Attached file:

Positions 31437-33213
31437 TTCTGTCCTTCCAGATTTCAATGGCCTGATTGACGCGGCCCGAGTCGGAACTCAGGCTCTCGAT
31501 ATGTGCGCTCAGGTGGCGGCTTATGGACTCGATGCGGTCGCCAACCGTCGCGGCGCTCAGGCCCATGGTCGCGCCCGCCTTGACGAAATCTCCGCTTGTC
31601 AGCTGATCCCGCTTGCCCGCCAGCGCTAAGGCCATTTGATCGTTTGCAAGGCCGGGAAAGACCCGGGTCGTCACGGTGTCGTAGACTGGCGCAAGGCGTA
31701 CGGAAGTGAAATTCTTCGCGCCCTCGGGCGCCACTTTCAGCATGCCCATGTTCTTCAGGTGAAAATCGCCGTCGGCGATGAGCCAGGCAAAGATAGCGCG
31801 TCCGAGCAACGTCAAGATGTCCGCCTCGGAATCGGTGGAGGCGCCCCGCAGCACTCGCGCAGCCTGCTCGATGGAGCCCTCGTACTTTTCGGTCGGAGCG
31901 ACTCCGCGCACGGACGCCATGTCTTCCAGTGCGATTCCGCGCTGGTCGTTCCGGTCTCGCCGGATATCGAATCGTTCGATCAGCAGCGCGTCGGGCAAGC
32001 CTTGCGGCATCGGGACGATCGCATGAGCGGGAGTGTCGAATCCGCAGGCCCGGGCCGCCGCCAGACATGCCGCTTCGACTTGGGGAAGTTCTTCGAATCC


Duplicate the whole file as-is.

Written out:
Positions 31437-33213
31437 TTCTGTCCTTCCAGATTTCAATGGCCTGATTGACGCGGCCCGAGTCGGAACTCAGGCTCTCGAT
31501 ATGTGCGCTCAGGTGGCGGCTTATGGACTCGATGCGGTCGCCAACCGTCGCGGCGCTCAGGCCCATGGTCGCGCCCGCCTTGACGAAATCTCCGCTTGTC
31601 AGCTGATCCCGCTTGCCCGCCAGCGCTAAGGCCATTTGATCGTTTGCAAGGCCGGGAAAGACCCGGGTCGTCACGGTGTCGTAGACTGGCGCAAGGCGTA
31701 CGGAAGTGAAATTCTTCGCGCCCTCGGGCGCCACTTTCAGCATGCCCATGTTCTTCAGGTGAAAATCGCCGTCGGCGATGAGCCAGGCAAAGATAGCGCG
31801 TCCGAGCAACGTCAAGATGTCCGCCTCGGAATCGGTGGAGGCGCCCCGCAGCACTCGCGCAGCCTGCTCGATGGAGCCCTCGTACTTTTCGGTCGGAGCG
31901 ACTCCGCGCACGGACGCCATGTCTTCCAGTGCGATTCCGCGCTGGTCGTTCCGGTCTCGCCGGATATCGAATCGTTCGATCAGCAGCGCGTCGGGCAAGC
32001 CTTGCGGCATCGGGACGATCGCATGAGCGGGAGTGTCGAATCCGCAGGCCCGGGCCGCCGCCAGACATGCCGCTTCGACTTGGGGAAGTTCTTCGAATCC